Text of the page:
For me this three minute long clip sums up so much that is wrong with our society, with government and with the punditry that sets the tone. "We can't afford...", "one in eleven children...", "Our NHS..." - a collection of ill-informed, evidence-free comments from people who've no idea at all what it's really like to raise a couple or three kids on a low income but who are ready and eager to condemn the failings (or what they see as failings) of those in this circumstance. All summed up by the first presenter (my apologies for not knowing who he is apart from being a vaguely familiar TV presenter sort) saying "people are making the wrong choices" and that we have to educate them into making the right choices (by telling lies about cancer, heart disease and rotten feet).

What we have is a bunch of privileged - in every meaning of this word - people given a platform to promote an intolerant and snobbish disdain for what other people do. The tone and the comments display a belief that somehow people like those gathered here to 'debate' the issue of "junk food" have some sort of righteous duty to stop other people making what they've decided are the "wrong" choices.

For me this agenda - nannying fussbucketry - is at the heart of the elite attack on the personal choices of ordinary people. The subtext of the debate is that we are not capable of making our own decisions, right or wrong, but must be guided by great and good people who have experience of presenting TV shows, writing newspaper columns and telling bad jokes. Every TV entrepreneur, actress, comedian and writer of columns in weekly magazines must adopt - with passion - a cause that involves lecturing poor people about how they're doing it all wrong.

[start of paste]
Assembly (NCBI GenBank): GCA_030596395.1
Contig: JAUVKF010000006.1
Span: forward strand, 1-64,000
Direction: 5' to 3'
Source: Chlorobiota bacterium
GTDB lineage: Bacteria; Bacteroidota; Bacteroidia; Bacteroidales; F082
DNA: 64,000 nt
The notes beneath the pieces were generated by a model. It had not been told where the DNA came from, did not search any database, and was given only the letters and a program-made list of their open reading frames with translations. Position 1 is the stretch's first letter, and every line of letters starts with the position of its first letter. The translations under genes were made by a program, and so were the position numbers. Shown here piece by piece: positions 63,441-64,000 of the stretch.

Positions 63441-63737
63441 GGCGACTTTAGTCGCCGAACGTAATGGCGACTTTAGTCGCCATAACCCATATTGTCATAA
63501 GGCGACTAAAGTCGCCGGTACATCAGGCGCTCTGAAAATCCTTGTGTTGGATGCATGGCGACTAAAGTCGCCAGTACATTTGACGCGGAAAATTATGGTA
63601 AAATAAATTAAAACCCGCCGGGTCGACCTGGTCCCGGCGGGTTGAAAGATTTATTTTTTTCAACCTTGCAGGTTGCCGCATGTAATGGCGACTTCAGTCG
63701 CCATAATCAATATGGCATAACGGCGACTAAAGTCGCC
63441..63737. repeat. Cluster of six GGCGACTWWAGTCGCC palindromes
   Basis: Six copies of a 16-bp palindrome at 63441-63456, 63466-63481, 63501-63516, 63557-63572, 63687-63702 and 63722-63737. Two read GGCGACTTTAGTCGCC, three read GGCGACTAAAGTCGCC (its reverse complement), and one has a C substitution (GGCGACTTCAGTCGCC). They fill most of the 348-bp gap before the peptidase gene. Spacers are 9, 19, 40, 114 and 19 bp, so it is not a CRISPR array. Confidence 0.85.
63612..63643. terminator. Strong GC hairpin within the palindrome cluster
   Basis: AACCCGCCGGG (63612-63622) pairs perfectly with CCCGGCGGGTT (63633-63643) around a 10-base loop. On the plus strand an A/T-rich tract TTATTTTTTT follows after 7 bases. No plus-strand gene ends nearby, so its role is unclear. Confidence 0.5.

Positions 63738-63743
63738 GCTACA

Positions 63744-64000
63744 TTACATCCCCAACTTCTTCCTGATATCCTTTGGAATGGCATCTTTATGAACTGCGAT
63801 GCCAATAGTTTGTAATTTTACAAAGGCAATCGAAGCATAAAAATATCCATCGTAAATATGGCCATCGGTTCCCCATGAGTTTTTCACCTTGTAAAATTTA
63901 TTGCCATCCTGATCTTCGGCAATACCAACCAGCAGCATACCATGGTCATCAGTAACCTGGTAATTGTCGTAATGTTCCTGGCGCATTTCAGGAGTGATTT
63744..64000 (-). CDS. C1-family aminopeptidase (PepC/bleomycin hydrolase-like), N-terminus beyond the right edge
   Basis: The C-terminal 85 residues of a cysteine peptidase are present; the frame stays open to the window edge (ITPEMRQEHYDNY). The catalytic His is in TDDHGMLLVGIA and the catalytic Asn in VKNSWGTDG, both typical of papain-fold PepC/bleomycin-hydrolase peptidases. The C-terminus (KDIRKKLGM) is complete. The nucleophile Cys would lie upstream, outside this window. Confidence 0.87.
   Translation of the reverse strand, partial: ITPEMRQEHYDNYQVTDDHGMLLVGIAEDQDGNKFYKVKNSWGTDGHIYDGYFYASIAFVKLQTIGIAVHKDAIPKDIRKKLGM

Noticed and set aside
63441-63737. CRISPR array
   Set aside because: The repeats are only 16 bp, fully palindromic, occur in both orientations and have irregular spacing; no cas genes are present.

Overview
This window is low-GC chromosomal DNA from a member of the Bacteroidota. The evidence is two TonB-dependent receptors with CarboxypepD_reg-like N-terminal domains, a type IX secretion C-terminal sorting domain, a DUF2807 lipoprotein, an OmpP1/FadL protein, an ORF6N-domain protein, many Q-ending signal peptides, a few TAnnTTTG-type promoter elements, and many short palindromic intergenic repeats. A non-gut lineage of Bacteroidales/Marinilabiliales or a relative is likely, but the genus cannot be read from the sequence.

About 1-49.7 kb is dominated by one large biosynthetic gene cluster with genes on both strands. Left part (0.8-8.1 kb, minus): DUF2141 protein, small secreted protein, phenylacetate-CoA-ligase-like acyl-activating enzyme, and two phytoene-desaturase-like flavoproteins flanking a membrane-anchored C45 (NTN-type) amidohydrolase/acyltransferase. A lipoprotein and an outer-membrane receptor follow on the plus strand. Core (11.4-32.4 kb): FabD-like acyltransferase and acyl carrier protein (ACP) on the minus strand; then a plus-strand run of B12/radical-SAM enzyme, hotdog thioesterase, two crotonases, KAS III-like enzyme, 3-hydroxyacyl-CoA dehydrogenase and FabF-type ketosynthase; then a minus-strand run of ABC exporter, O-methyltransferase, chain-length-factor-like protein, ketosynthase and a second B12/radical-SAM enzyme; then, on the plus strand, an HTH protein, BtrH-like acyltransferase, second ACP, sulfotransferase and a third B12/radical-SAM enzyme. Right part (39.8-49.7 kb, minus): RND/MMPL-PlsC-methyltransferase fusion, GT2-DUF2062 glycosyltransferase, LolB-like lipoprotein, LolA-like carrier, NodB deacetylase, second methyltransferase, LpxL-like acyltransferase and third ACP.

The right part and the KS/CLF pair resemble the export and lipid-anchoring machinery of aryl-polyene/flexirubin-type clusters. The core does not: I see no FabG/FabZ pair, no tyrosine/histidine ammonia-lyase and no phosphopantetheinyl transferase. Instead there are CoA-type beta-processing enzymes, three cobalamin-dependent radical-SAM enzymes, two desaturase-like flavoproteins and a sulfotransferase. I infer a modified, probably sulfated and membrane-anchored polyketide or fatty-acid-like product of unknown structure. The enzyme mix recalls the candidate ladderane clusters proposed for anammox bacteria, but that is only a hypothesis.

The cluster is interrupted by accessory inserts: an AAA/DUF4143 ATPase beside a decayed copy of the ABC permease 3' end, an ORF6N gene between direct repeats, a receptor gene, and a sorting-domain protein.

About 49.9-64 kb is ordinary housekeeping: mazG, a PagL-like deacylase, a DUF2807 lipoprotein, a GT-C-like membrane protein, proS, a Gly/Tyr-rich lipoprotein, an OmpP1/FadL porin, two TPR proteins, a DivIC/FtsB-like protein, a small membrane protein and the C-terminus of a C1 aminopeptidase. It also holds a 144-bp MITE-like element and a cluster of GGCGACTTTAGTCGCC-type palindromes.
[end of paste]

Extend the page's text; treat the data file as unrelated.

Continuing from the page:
Whether it's food, drink, bicycles, dress sense, or buying blue toys the great and the good want you to do what they say. They want to tell you that you've bought the wrong sort of car, gone on the worng holiday, visited the wrong restaurant and had the audacity to buy cheap semi-sparkling wine. These great and good believe they know what you should do and what is good for you. Like nineteenth century Methodist preachers they're going to bang on about how you are not living you lives properly.

And, if you're not compliant enough, these splendid folk will campaign for the government to damn well make you do what they want you to do. Moreover, such wonderful people are not to be challenged - fussbuckets like Jamie Oliver are to be given acres of print and hours of sychophantic TV without ever once being challenged on the evidence for the fads and food fascism they're promoting (or indeed the way in which it's used to promote their latest money making scheme).

The little clip I linked to above isn't a debate (although Nick Ferrari does at least try) it's a love-in where a bunch of self-important semi-celebrities outbid eachother as to who can be the most illiberal, the most snobbish and the most patronising about poor people. There's an important debate to be had about diet, food and obesity but conducting it on the basis of "let's ban stuff" and "you'll all get heart disease and diabetes if you eat this stuff" is simply dreadful - especially when this is done without any evidence.